By Barry Casey

“Our relationship to nature is not merely one of benevolent boss, it is one of love, because we are one body with nature.”1

I live near a pond that is noisily inhabited by a large flock of Canada geese. These are no seasonal visitors: they came, they liked it, and they stayed. Why fly all the way back to Canada when you can stay in Maryland all year round? And there’s no one to tell you your visa has expired, and you’re not welcome here anymore.

So, every morning I hear them and then see them flying overhead in a straggly V shape, honking croakingly to each other on their way to breakfast at a soccer field near our townhome. Their throaty calls make me smile, and when I walk around their pond (our homeowner’s association loftily refers to it as a “lake”) they grudgingly step aside as I pass through the crowd.

When I was growing up in Northern California, I had the run of the woods and an abandoned vineyard just up the road from our house. My friends and I would hop our way down the massive volcanic boulders lining Linda Falls Creek almost every Saturday and camp out in the forests around Howell Mountain or hike along the old stagecoach roads that ringed Mt. St. Helena. Every month or so, we’d head out to one of our favorite Northern California beaches near Jenner-by-the-Sea, and now and then make the trek down to Yosemite. I realize now how privileged and fortunate we were to grow up in such a bountiful region in the hills above the Napa Valley.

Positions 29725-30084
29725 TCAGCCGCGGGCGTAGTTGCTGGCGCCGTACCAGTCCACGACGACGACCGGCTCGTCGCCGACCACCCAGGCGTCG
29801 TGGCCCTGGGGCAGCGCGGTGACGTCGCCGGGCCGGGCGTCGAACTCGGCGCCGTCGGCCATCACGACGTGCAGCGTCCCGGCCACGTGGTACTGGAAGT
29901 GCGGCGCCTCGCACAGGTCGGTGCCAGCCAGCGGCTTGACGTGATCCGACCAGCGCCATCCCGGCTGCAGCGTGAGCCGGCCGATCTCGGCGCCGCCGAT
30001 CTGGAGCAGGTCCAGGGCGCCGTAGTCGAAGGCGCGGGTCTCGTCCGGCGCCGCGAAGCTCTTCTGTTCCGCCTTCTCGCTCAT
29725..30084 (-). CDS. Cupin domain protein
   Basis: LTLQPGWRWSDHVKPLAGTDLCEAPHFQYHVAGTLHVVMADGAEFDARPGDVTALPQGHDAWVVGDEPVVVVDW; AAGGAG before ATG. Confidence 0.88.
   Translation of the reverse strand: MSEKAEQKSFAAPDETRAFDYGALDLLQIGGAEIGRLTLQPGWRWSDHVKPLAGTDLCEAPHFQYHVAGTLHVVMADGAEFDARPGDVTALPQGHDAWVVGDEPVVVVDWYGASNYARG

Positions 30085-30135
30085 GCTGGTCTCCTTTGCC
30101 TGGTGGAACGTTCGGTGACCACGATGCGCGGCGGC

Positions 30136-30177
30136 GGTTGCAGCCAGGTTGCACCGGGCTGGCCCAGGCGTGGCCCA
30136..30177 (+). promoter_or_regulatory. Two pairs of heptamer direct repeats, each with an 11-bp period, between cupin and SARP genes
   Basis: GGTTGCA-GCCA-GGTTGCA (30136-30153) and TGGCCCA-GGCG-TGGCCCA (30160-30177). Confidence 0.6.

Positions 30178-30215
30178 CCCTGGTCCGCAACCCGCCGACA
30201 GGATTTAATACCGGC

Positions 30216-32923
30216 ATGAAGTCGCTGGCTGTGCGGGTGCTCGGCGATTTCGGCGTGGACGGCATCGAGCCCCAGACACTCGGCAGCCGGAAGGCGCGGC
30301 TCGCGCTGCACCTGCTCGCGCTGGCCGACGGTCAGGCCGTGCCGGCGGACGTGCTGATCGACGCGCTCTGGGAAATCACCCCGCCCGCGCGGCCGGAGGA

I joined Pathfinders in spite of my gut-level dislike of uniforms, drills, and close-formation marching, just so I could go on the campouts. In those forests and glades, building forts and climbing trees, my friends and I experienced an immersion in the natural world that breathed of the mysterious and the spiritual. And by that same token, depredations to our environment felt like blows to the soul, so close was our affinity to the land.

“Within these plantations of God,” mused Emerson,“a decorum and sanctity reign, a perennial festival is dressed, and the guest sees not how he should tire of them in a thou- sand years. In the woods, we return to reason and faith.”2

Emerson was never one to shortcut his access to transcendence, but he did seem vibrantly aware of the blessings of nature any time of day or night, sunshine or darkening sky. “Crossing a bare common, in snow puddles, at twilight, under a clouded sky, without having in my thoughts an occurrence of special good fortune, I have enjoyed a perfect exhilaration. I am glad to the brink of fear.”3

That exultation, bordering on fear, signals the presence of the sublime. More a state of mind than a presence to the eye, this awareness is what Rudolf Otto called the mysterium tremendum et fascinans, and it was for him the doorway to the holy. C. S. Lewis drew on this in creating the geography and the mindscape of Narnia. There is a frisson of fear, a sense of what is awesome, as we feel our own smallness in a majestic landscape.